Do Sayyid Qutb and Hasan al-Banna Compare to the Great Hadith Scholars Ibn Hajar al-Asqalani and an-Nawawi? Part 2
Sunday, January 03 2010 - by Admin
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Bursting the Myth that Qutb and Banna Compare to Ibn Hajar and an-Nawawi

From the greatest of signs of the depravity and desperateness of the followers of the secular (non-Islamic) methodologies of al-Ikhwan al-Muslimeen (brought to them by Qutb and Banna from the ideologies, philosophies, doctrines, methodologies and manifestos of secular atheist Jews, Christian philosophers and others) - is that they seek to make excuses for their lords of innovation by comparing them with the great, lofty, mighty and noble Scholars of Islam whose contribution and benefit to the Ummah is truly immense.

The doctrines of these innovators cannot stand on their own grounds and merits. The Scholars of Ahl us-Sunnah have demolished and refuted these foreign, alien methodologies. The Scholars of Ahl us-Sunnah have demonstrated the ignorance of these individuals (speaking with all the major innovations, uttering kufr, attachment to the graves, speaking with Wahdat ul-Wujood, uniting between the Sunnis and Rafidees and so on). So what was left for these people? To compare the contribution of Qutb and Banna to the Ummah to that of Ibn Hajar and Nawawi and to compare the mistakes of Qutb and Banna to those of Ibn Hajar and Nawawi.

In this series we will burst this myth in order to defend the honour of Imaams like Ibn Hajar and an-Nawawi, from them being belittled through comparison with ignoramuses of the 20th century who left nothing but trails of destruction and vile hizbiyyah in the Ummah.

The Contribution of Ibn Hajar al-Asqalani to the Ummah

From an online source: Ibn Hajar authored more than fifty works on hadith, hadith terminology, biographical evaluation, history, Quranic exegesis, poetry and Shafi'i jurisprudence.

  • Fath al-Bari - considered the most prominent and reliable commentary on al-Bukhari's Jami` al-Sahih: In 1414 (817 A.H.), Ibn Hajar commenced the enormous task of assembling his commentary on Sahih Bukhari. Ibn Rajab had begun to write a huge commentary on Sahih Bukhari in the 1390s with the title of Fath al-Bari, thus Ibn Hajar decided to name his own commentary with the same title, Fath al-Bari, which in time became the most valued commentary of Sahih Bukhari. When it was finished, in December 1428 (Rajab 842 A.H.), a celebration was held near Cairo, attended by the ulema, judges, and leading Egyptian personalities. Ibn Hajar read the final pages of his work, after which poets recited eulogies and gold was distributed. It was, according to historian Ibn Iyaas d. 930 A.H., 'the greatest celebration of the age in Egypt.'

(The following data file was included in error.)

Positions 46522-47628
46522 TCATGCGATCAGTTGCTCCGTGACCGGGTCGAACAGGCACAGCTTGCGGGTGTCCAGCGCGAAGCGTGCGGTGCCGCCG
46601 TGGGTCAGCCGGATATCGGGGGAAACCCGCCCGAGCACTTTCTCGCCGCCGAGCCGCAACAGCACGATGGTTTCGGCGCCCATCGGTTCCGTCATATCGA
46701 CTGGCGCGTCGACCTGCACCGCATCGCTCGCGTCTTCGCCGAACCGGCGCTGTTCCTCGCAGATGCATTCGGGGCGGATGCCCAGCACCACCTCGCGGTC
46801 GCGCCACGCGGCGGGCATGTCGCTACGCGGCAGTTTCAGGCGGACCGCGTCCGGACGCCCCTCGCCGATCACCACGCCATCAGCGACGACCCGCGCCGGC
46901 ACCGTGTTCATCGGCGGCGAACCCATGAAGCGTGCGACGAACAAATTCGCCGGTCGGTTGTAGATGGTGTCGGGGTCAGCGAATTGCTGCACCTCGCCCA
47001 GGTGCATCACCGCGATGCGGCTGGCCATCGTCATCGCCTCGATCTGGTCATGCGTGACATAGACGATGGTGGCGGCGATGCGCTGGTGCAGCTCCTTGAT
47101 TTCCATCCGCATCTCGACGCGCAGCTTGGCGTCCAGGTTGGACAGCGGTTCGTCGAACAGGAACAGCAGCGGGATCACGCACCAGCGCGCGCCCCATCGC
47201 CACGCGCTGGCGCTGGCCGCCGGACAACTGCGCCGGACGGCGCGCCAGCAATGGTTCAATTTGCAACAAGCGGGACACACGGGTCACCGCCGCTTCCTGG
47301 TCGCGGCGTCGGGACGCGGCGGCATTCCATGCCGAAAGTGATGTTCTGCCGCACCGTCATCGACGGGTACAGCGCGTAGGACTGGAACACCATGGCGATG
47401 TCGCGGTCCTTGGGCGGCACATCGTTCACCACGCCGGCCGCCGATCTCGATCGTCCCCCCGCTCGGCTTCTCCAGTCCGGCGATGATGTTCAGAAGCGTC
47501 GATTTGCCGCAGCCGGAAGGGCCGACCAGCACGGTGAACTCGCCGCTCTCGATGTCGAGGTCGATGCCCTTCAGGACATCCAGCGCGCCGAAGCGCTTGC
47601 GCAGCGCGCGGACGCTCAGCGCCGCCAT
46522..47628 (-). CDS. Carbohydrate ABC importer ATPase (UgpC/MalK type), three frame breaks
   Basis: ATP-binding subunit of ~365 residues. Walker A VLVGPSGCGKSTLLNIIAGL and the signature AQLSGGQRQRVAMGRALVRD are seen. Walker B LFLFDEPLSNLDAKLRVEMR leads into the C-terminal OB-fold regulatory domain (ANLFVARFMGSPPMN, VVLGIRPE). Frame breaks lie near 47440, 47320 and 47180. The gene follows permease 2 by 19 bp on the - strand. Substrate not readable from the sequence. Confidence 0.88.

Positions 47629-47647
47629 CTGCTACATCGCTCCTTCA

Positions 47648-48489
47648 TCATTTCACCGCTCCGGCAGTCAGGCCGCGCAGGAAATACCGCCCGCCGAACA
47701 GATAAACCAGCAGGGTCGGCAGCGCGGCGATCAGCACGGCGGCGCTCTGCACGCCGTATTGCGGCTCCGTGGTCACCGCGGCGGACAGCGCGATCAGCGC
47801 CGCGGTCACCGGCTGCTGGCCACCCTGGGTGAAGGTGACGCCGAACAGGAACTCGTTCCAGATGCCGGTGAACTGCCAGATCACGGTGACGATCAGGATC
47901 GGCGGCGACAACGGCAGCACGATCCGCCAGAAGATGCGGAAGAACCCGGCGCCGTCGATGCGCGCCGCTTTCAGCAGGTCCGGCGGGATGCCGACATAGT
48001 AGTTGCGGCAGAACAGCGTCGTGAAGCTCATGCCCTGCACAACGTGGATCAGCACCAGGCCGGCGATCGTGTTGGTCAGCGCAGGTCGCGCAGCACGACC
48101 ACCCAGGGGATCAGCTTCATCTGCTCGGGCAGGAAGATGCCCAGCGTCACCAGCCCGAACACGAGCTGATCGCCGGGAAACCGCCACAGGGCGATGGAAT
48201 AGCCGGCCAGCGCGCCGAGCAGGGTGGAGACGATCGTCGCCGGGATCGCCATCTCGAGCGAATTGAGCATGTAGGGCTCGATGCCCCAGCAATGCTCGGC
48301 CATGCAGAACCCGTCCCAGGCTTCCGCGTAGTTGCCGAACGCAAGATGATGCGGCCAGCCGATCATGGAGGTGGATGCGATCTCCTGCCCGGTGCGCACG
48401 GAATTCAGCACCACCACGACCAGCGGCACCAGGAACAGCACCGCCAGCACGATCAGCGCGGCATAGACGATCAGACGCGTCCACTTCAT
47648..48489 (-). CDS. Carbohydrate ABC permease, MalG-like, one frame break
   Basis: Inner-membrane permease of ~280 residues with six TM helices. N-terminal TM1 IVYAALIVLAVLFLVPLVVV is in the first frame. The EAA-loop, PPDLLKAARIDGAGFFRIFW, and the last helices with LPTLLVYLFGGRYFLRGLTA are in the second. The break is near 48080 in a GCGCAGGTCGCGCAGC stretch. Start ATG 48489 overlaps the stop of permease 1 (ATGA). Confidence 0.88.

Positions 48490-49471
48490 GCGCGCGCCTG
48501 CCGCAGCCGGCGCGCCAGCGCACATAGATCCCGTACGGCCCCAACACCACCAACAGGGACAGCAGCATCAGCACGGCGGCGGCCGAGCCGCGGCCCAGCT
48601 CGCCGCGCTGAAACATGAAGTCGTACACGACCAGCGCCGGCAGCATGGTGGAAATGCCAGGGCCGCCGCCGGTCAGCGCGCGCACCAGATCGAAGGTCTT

• al-Durar al-Kamina - a biographical dictionary of leading figures of the eighth century.
  • Tahdhib al-Tahdhib - an abbreviation of Tahdhib al-Kamal, the encyclopedia of hadith narrators by Yusuf ibn Abd al-Rahman al-Mizzi
  • Taqrib al-Tahdhib - the abridgement of Tahthib al-Tahthib.
  • Ta'jil al-Manfa'ah - biographies of the narrators of the Musnads of the four Imams, not found in al-Tahthib.
  • al-Isaba fi Tamyiz al-Sahaba - the most comprehensive dictionary of the Companions.
  • Bulugh al-Maram min Adillat al-Ahkam - on hadith used in Shafi'i fiqh.
  • Nata'ij al-Afkar fi Takhrij Ahadith al-Adhkar
  • Lisan al-Mizan - a reworking of Mizan al-'Itidal by al-Dhahabi.
  • Talkhis al-Habir fi Takhrij al-Rafi`i al-Kabir
  • al-Diraya fi Takhrij Ahadith al-Hidaya
  • Taghliq al-Ta`liq `ala Sahih al-Bukhari
  • Risala Tadhkirat al-Athar
  • al-Matalib al-`Aliya bi Zawa'id al-Masanid al-Thamaniya
  • Nukhbat al-Fikar along with his explanation of it entitled Nuzhah al-Nathr in hadith terminology
  • al-Nukat ala Kitab ibn al-Salah - commentary of the Muqaddimah of Ibn al-Salah
  • al-Qawl al-Musaddad fi Musnad Ahmad a discussion of hadith of disputed authenticity in the Musnad of Ahmad
  • Silsilat al-Dhahab
  • Ta`rif Ahl al-Taqdis bi Maratib al-Mawsufin bi al-Tadlis